BY THIS STAGE IN MY CAREER, THE SIGNS WERE OVERWHELMINGLY clear: almost every assumption I or the governments I advised had ever made about national standing could and must be questioned. Do people want it? Is it legitimate? Is it relevant to their needs? Does it work? Is it worthwhile? Does the aspiration to improve the nation’s standing really make sense in today’s world?
I was beginning to conclude that the whole construct of national image, although an undeniably fascinating topic, was a distraction from the serious business of good governance in a globalized world.
I had also begun to find the topic of national image embarrassingly outdated. Sometimes I would listen to the discussions between officials of the governments I was advising, hearing them debate how they could most effectively outwit or outperform other countries, how they could most noisily trumpet their own country’s achievements and attractions, as they constantly looked for opportunities to maximize revenues and dominate markets, and it all sounded unbelievably eighties. A whole quarter century had passed since the movie Wall Street; business and society had changed beyond recognition; nobody wore red suspenders anymore; and yet in government buildings all around the world, greed was still good, and dog was still busily figuring out how to eat dog.
At this point I decided to take some time off and try to answer the fundamental questions that had been perplexing me more and more over the previous ten or twelve years. I had the sense that I was approaching a turning point, and I needed to feel sure that what I was doing was absolutely worthwhile, and if not, I needed to change.
The first thing was to try to establish, once and for all, what were the true drivers of a positive national image, since the question of achieving more prosperity, especially for developing countries, had been the starting point of the whole exercise. The Nation Brands Index, by this time, had accumulated more than a billion data points, and I’d only scratched the surface of what I could learn from it. To use that big data to identify what made the difference between a country with a strong image and one with a weak image was, at least in principle, pretty straightforward and well worth doing.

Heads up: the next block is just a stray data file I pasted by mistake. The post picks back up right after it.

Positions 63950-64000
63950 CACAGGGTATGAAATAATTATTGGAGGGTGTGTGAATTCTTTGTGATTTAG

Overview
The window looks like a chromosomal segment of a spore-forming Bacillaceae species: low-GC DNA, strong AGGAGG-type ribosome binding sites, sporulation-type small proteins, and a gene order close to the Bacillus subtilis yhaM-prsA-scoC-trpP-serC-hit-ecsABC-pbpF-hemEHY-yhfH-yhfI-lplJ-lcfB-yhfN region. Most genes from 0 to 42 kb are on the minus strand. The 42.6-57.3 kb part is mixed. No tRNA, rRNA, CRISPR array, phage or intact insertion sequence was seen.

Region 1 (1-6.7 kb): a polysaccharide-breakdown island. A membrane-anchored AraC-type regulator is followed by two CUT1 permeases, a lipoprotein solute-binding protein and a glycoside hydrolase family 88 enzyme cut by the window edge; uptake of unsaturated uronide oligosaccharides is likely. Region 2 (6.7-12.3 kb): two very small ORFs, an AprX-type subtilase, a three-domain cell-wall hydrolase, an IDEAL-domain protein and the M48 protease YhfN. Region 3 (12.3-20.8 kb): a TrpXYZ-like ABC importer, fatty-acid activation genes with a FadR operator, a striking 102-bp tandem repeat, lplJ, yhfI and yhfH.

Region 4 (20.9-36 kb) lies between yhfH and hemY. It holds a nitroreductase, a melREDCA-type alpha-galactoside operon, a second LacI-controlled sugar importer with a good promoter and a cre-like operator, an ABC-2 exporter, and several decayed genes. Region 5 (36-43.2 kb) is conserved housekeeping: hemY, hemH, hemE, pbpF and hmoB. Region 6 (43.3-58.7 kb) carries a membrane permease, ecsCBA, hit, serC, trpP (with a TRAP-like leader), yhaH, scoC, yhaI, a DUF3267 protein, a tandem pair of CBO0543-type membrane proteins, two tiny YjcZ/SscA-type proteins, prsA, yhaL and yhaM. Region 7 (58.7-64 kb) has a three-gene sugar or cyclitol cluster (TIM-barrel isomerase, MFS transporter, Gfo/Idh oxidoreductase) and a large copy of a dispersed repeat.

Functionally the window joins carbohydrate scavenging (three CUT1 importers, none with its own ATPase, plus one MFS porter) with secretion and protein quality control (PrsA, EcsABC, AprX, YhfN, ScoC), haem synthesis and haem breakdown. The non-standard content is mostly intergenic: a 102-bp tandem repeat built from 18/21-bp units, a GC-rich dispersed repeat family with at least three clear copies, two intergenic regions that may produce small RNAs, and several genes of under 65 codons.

So what I ended up calling the MARSS model was based on an analysis of the seventeen surveys of international perceptions of a total of sixty-four countries which I had carried out between 2005, when the Nation Brands Index was launched, and 2011, when the most recent edition had been published.
My analysis of the cumulative NBI database showed that the five key drivers of overall national standing could be characterized as morality, aesthetics, relevance, sophistication, and strength.
MORALITY is concerned with whether people approve of the country and its behavior in the international domain: is the country perceived to exert a positive and principled influence on humanity and the planet?
AESTHETICS is a measure of whether the country—its people, its cities and landscapes, even its products and cultural productions—are regarded as pleasing to the eye. Those of us who are sighted find it difficult to dislike or disapprove of visually attractive places, people, and products. We have a strong tendency to associate beauty with virtue.